As much as I’ve bitched about the Tate Modern in the past, this year’s offering seems to be packed with must-see exhibitions. I’ve decided to sign up for membership while I can still get my money’s worth out of it – something I neglected to do last year at the V&A, and ended up buying their magazine and tickets to all the shows separately.
So far, the Modern’s had almost all of my exhibitioning money for the year. A couple of weeks ago I went to see the Juan Muñoz show for a course I’m taking, and I’m just back from seeing the Duchamp, Man Ray, and Picabia exhibit.
I knew very little of Muñoz before attending the exhibition, besides the fact that he was recently dead. His work consists largely of sculpture and installation, and explores themes of theatre and voyeurism, which certainly appealed to the Brechtian in me. The Prompter, a piece filled with anticipation and masquerade, is perhaps exemplary of his work. We are presented with a stage on which a spotlit drum kit sits, and the legs of a dwarf prompter poking out from a box downstage. Other pieces add to these themes – fragmented and repeated body parts sterilised in glass cabinets, a large patterned floor with a figure facing the wall in one corner, statues looking into mirrors, stairways and corridors leading to obstructed, almost forbidden, places.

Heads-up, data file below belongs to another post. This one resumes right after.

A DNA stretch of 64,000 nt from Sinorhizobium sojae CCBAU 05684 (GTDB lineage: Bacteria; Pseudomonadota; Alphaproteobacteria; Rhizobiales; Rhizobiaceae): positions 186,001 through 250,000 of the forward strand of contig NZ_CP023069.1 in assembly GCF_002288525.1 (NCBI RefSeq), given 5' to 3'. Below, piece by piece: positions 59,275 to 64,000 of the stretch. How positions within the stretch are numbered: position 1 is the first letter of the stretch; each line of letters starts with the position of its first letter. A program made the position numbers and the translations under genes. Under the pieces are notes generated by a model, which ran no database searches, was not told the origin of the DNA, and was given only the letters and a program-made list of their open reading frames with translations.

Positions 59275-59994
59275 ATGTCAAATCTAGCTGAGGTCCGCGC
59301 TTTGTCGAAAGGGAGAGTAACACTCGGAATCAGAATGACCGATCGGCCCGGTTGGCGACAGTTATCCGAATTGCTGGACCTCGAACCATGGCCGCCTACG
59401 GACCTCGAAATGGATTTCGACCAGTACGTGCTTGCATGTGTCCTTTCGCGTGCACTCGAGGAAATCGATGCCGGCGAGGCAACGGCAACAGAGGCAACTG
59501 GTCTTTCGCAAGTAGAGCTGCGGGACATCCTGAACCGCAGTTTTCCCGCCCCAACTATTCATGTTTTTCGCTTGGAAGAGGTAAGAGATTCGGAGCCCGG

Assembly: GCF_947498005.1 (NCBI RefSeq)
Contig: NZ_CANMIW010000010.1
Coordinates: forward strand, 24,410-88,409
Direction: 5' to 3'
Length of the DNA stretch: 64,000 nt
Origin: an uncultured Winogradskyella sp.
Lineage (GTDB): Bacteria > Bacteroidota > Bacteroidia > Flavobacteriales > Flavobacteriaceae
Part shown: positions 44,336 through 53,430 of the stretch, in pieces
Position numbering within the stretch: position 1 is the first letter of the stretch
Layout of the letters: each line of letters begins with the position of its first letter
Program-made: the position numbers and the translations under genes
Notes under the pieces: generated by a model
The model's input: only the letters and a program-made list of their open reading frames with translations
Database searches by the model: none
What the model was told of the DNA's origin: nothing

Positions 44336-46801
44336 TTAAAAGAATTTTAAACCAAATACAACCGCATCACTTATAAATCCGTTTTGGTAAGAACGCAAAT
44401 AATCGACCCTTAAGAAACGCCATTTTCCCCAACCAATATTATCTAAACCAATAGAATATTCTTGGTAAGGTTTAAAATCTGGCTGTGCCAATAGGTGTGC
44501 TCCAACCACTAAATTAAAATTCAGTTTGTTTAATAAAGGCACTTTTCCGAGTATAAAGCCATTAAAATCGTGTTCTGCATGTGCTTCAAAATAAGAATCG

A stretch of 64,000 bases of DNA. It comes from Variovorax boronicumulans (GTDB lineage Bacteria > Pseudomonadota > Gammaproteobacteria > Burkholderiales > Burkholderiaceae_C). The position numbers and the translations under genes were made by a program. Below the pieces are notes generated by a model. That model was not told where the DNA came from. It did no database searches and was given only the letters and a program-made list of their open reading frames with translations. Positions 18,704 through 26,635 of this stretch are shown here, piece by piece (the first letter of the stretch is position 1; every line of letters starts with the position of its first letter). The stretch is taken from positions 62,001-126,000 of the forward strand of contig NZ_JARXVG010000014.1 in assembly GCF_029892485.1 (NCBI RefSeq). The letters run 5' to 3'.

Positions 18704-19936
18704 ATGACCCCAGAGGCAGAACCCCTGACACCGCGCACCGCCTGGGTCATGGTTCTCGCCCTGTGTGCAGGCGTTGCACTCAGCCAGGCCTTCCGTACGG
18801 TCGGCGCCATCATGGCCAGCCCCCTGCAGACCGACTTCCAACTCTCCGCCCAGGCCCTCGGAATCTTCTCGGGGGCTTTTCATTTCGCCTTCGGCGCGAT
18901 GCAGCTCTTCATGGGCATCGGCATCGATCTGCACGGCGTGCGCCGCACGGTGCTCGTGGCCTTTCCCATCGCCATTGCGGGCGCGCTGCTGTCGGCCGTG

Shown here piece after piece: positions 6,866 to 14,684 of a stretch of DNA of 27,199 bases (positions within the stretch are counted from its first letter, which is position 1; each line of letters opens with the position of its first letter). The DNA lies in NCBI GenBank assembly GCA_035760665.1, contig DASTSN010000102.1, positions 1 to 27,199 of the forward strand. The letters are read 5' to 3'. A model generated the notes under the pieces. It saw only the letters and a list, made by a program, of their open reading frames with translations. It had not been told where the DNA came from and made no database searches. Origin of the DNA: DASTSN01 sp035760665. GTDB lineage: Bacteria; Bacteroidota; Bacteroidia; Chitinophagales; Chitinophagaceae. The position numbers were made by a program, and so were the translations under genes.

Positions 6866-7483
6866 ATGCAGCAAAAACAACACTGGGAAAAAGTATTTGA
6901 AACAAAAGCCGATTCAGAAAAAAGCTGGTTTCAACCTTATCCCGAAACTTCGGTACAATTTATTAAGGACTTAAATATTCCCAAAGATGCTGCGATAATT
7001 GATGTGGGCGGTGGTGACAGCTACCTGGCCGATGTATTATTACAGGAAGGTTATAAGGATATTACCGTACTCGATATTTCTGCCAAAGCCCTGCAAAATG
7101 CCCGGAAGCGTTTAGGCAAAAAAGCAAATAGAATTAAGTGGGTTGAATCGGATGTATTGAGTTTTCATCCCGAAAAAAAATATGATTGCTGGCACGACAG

Juan Muñoz Ventriloquist Looking at a Double Interior, 1988–2001 Private collection © The estate of Juan Muñoz
The work that I found most interesting was Many Times, which featured a series of cloned figures assembled in groups, seemingly in conversation. I visited on a very busy day, and it was interesting to note the inversion of spectator/spectacle in this room, particularly when one is invited to step inside a circle of figures. There seemed to be a interesting comment on reflexivity going on there.
My interest in Man Ray’s work began several years ago, and was sparked by this video. I had seen several of his, and Duchamp’s, pieces from this exhibition in several other spaces and contexts before, so my reaction to this exhibition was very much in relation to the way that the pieces had been used rather than what they were in themselves. The addition of Picabia was something of a strange one – ok, these three artists moved in the same circles, but his work felt a little underwhelming by comparison. I did enjoy his Cinema eye, and the way his ideas blended into the more traditional painting of Duchamp, however.
Visitors look at photographs by Man Ray with his Venus Restauree, 1936, in the foreground Photograph: Graham Turner
The exhibition was laid out thematically, which lent itself to a comprehensive understanding of the “purposes” of these artists. My favourite room was perhaps Objects, which did feature a few of the Indestructible Objects. A warning to those under 5 foot – wear high heels if you plan on viewing Etant Données!